After looking over the invoice, it turns out that we did, in fact, get the correct systems. However, the systems magically changed from 64X2s on the quote to plain-old-64s on the order. Blarg. About an hour and a dozen phone transfers later we finally arranged to the dual-core systems sent. They arrived without incident, and also without return labels for the old systems. Cripes. Another hour and a few more phone transfers later, we finally arranged for another pickup the next day. Fast forward 24 hours, and the Fedex man is here with 8 shipping slips in hand. Wait a sec...8 slips...14 computers...KHAAAAAN!!!

A couple of days later, everything resolved itself and we all lived happily ever after, until it came time to order mounting systems. We wanted to mount the computers under the tables and elevated from the ground. While not unheard of, this wasn't particularly common so of course nobody locally had anything. Most online sources had units starting at $60-80ish, with the most simple units consisting of mounting plates for the table and straps to suspend the computers from the table. Not exactly kid-proof, but the alternative were designs that featured drawer slides and swivels, so the strapping method won by default.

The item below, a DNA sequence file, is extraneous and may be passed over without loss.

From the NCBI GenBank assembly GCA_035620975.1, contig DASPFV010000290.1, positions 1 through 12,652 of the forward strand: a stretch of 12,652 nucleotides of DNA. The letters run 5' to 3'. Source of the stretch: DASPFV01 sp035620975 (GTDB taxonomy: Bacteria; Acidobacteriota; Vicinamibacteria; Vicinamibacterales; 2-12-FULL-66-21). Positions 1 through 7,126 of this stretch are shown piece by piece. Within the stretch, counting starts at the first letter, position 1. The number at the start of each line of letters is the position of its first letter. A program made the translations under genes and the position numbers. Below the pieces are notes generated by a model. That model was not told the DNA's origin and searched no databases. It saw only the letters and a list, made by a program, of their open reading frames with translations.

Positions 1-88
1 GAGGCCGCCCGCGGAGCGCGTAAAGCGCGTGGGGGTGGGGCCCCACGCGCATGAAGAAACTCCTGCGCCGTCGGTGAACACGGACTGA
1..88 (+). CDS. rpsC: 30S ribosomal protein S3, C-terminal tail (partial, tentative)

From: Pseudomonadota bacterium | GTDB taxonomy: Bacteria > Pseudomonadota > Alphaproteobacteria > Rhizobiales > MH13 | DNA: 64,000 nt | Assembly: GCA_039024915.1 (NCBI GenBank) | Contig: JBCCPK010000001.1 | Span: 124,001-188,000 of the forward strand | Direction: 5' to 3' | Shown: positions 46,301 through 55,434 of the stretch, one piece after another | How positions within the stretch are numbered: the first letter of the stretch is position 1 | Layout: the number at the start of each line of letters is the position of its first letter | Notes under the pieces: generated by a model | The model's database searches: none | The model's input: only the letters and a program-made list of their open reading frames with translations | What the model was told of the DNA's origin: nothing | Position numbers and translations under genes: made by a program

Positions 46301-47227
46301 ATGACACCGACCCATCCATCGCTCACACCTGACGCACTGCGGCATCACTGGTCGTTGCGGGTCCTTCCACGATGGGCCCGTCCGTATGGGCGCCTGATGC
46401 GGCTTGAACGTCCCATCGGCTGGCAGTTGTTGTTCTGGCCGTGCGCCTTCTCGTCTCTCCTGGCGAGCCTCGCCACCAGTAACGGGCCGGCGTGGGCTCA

When it came time to order the mounts though, the lead time was pretty long and we already had volunteers lined up to help install the computers, so rather than arrange for rush shipping when we probably wouldn't get the units in time anyway, I cobbled together a knock-off from tie-plates, tiedown straps, and drywall screws. It used 3x7" tie-plates to hold the straps against the bottom of the table. Then, an old mouse pad was taped over the plate with some double-sided carpet tape. After cinching the straps as tightly as possible, the excess looped around the end on both sides and tied onto the other side of the strap as a safety measure. The remaining ends were cut and fused. To make the catches tamper resistant, wedges were cut from shim stock, sprayed black to match, then put into place and secured with cable ties. Not exactly foolproof, but good enough.